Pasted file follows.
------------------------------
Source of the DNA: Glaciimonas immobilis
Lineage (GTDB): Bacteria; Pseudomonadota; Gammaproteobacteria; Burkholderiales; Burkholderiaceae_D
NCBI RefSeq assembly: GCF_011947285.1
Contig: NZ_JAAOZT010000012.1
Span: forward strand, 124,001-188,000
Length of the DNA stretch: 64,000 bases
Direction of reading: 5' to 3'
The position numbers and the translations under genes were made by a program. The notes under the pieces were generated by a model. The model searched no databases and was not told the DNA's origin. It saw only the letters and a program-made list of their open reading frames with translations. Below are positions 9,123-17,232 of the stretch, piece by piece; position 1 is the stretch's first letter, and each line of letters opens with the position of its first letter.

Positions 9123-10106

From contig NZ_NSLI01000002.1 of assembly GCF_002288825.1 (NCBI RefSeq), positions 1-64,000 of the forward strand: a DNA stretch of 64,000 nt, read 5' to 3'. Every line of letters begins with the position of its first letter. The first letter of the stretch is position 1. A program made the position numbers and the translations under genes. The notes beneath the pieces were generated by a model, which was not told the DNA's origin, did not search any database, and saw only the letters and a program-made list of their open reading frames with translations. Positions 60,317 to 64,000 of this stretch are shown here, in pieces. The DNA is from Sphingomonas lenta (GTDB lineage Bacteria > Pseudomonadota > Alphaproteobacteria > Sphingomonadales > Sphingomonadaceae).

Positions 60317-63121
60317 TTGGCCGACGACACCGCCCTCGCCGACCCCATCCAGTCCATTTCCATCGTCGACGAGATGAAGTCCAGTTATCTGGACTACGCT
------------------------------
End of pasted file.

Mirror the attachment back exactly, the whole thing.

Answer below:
Source of the DNA: Glaciimonas immobilis
Lineage (GTDB): Bacteria; Pseudomonadota; Gammaproteobacteria; Burkholderiales; Burkholderiaceae_D
NCBI RefSeq assembly: GCF_011947285.1
Contig: NZ_JAAOZT010000012.1
Span: forward strand, 124,001-188,000
Length of the DNA stretch: 64,000 bases
Direction of reading: 5' to 3'
The position numbers and the translations under genes were made by a program. The notes under the pieces were generated by a model. The model searched no databases and was not told the DNA's origin. It saw only the letters and a program-made list of their open reading frames with translations. Below are positions 9,123-17,232 of the stretch, piece by piece; position 1 is the stretch's first letter, and each line of letters opens with the position of its first letter.

Positions 9123-10106

From contig NZ_NSLI01000002.1 of assembly GCF_002288825.1 (NCBI RefSeq), positions 1-64,000 of the forward strand: a DNA stretch of 64,000 nt, read 5' to 3'. Every line of letters begins with the position of its first letter. The first letter of the stretch is position 1. A program made the position numbers and the translations under genes. The notes beneath the pieces were generated by a model, which was not told the DNA's origin, did not search any database, and saw only the letters and a program-made list of their open reading frames with translations. Positions 60,317 to 64,000 of this stretch are shown here, in pieces. The DNA is from Sphingomonas lenta (GTDB lineage Bacteria > Pseudomonadota > Alphaproteobacteria > Sphingomonadales > Sphingomonadaceae).

Positions 60317-63121
60317 TTGGCCGACGACACCGCCCTCGCCGACCCCATCCAGTCCATTTCCATCGTCGACGAGATGAAGTCCAGTTATCTGGACTACGCT